Probably the Craziest Powershell One-Liner I've Written To Date

Someone at work asked me to identify duplicate computers in two separate AD forests, and remove the one that was no longer needed.  It's assumed as part of business policy that there should not be duplicate server hostnames anywhere in the company - even if they reside in different forests or domains.  But for some reason or another, a computer might get migrated from DomainA to DomainB, but the computer object stays behind in the old domain, etc.  So I decided to just collect all the computers from DomainA and DomainB (in ForestA and ForestB respectively), point out the computer accounts that had the same name in each domain, and list their PwdLastSet attribute next to their name.  If the machine had not updated its password in over 30 days in DomainA, while the machine password was up to date in DomainB, then it was reasonably safe to assume that the machine had been migrated out of DomainA and into DomainB, or vice versa.

I only had Powershell v2 on hand, so I didn't have the relative luxury of automatic foreach, etc.  After collecting the computer objects like $DomainAComputers = Get-ADComputer -Filter * -Properties *, check out this hideous monstrosity I came up with to compare them in a single line:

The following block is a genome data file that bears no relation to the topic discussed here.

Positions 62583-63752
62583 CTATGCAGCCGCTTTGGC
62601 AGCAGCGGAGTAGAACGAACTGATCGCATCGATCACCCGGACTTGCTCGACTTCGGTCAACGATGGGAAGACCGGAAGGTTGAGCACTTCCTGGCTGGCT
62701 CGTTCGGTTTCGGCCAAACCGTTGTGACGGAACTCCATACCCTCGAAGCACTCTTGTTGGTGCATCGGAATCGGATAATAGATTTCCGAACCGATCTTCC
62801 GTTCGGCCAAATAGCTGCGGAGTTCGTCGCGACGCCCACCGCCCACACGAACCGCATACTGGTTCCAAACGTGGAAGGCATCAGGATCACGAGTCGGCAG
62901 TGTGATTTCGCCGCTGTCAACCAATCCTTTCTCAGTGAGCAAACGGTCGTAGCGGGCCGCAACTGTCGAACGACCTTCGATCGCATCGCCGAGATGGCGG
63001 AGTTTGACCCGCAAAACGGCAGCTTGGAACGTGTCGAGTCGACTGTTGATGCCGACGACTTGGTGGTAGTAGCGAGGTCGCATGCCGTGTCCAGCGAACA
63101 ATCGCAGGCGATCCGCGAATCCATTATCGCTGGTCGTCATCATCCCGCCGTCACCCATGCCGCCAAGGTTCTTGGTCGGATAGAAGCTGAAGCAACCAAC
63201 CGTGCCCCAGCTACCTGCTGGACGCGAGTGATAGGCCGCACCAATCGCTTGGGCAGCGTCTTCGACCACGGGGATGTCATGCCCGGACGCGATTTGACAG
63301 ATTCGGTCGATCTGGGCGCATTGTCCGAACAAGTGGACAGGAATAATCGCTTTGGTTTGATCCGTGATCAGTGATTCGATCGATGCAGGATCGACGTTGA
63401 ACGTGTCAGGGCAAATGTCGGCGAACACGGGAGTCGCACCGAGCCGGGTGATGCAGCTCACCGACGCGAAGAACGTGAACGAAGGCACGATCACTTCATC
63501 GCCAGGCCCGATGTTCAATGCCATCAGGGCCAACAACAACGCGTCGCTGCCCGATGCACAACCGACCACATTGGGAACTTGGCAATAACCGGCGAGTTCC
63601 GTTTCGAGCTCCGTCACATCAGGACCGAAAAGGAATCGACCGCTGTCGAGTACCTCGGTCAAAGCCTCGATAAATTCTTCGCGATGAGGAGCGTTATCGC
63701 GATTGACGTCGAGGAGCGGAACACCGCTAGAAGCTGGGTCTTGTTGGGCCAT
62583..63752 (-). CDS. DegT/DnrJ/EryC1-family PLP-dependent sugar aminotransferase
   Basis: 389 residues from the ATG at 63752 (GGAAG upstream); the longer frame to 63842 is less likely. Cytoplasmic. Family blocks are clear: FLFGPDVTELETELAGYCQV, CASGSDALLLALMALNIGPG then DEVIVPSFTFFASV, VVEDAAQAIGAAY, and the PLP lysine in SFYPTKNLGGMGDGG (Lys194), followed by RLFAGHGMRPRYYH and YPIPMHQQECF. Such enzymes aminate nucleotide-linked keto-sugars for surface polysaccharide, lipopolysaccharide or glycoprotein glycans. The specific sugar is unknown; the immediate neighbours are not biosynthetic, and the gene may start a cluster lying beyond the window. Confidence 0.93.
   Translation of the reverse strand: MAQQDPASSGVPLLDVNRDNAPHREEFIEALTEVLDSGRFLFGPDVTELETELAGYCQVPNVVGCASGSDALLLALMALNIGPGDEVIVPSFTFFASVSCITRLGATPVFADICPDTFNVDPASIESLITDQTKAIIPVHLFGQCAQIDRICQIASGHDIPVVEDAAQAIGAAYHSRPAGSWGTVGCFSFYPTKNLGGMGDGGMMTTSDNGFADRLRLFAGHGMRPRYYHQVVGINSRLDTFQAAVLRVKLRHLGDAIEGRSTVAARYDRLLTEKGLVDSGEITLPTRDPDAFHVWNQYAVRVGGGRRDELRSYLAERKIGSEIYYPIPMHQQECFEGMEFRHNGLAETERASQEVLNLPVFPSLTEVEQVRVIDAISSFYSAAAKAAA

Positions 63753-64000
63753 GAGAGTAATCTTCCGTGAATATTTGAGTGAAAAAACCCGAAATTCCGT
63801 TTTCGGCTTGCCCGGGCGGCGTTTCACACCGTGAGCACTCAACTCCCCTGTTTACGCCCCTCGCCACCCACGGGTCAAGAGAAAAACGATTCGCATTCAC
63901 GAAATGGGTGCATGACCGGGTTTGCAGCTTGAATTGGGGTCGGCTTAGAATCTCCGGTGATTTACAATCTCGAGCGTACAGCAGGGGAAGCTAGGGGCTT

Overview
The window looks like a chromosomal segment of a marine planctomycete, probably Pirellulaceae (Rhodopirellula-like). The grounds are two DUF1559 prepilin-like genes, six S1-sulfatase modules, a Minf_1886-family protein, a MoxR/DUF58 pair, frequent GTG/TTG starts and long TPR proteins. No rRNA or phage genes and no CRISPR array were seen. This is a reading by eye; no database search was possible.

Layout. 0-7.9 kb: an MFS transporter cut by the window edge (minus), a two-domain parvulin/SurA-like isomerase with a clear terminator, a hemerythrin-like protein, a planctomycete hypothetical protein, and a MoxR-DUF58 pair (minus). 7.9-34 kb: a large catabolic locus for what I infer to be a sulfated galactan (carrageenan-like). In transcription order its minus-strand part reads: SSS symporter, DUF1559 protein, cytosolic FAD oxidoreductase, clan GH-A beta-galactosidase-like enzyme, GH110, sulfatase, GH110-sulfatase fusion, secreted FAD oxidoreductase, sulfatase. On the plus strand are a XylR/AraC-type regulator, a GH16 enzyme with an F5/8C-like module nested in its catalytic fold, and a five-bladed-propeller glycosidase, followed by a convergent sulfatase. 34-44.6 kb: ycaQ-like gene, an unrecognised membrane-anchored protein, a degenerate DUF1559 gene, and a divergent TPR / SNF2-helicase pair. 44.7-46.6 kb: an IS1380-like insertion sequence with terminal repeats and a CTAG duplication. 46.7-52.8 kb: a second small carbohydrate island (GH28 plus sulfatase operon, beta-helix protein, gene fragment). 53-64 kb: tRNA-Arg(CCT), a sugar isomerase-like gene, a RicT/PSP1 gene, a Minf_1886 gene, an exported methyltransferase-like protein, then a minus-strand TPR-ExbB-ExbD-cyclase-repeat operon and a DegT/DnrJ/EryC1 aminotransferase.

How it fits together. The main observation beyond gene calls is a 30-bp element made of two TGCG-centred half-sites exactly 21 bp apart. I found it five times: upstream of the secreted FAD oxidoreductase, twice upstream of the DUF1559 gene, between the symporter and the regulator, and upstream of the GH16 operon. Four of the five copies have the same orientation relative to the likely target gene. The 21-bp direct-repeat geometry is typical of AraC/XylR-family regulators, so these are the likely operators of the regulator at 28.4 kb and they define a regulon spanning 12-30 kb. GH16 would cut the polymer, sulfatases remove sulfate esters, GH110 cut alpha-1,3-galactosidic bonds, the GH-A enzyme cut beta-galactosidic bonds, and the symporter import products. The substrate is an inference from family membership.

PS C:\Users\ryan> foreach($C In $(Compare-Object $($DomainAComputers|?{!($_.DistinguishedName.Contains("Disabled Accounts"))}|%{$_.Name}) $($DomainBComputers|?{!($_.DistinguishedName.Contains("Disabled Accounts"))}|%{$_.Name}) -IncludeEqual | ? { $_.SideIndicator -eq "==" })) { $o = $($DomainAComputers|?{$_.Name -eq $C.InputObject}); $n = $($DomainBComputers|?{$_.Name -eq $C.InputObject}); $o.DnsHostName + "`t" + $o.PasswordLastSet + "`t" + $n.DnsHostName + "`t" + $n.PasswordLastSet }

The output looks like this:    04/17/2013    01/21/2010    05/05/2013    10/11/2011

You can easily see now that the two computers in DomainA are active, while the computer objects of the same name in DomainB are stale, so I'll delete them.

Now don't get me wrong - this is not elegant or clever. It's thoroughly unreadable and ugly and I'd not brag about it except to say, "Haha, look how much s*#! I can cram on one single line of Powershell!"

A couple things that I thought were interesting:

  • Get-ADComputer gives you a free pseudo-attribute called PasswordLastSet, which is a nicely formatted DateTime. But it's not a "real" attribute of the object in Active Directory. Rather, it's the Powershell cmdlet's courtesy attribute where it automatically converts the real attribute - PwdLastSet - from file time (epoch seconds) to a .NET DateTime object. Many of the Active Directory cmdlets work that way.
  • Compare-Object -ExcludeDifferent didn't seem to work and I'm not sure why.  So I had to just use -IncludeEqual instead and isolate the names that were equal.
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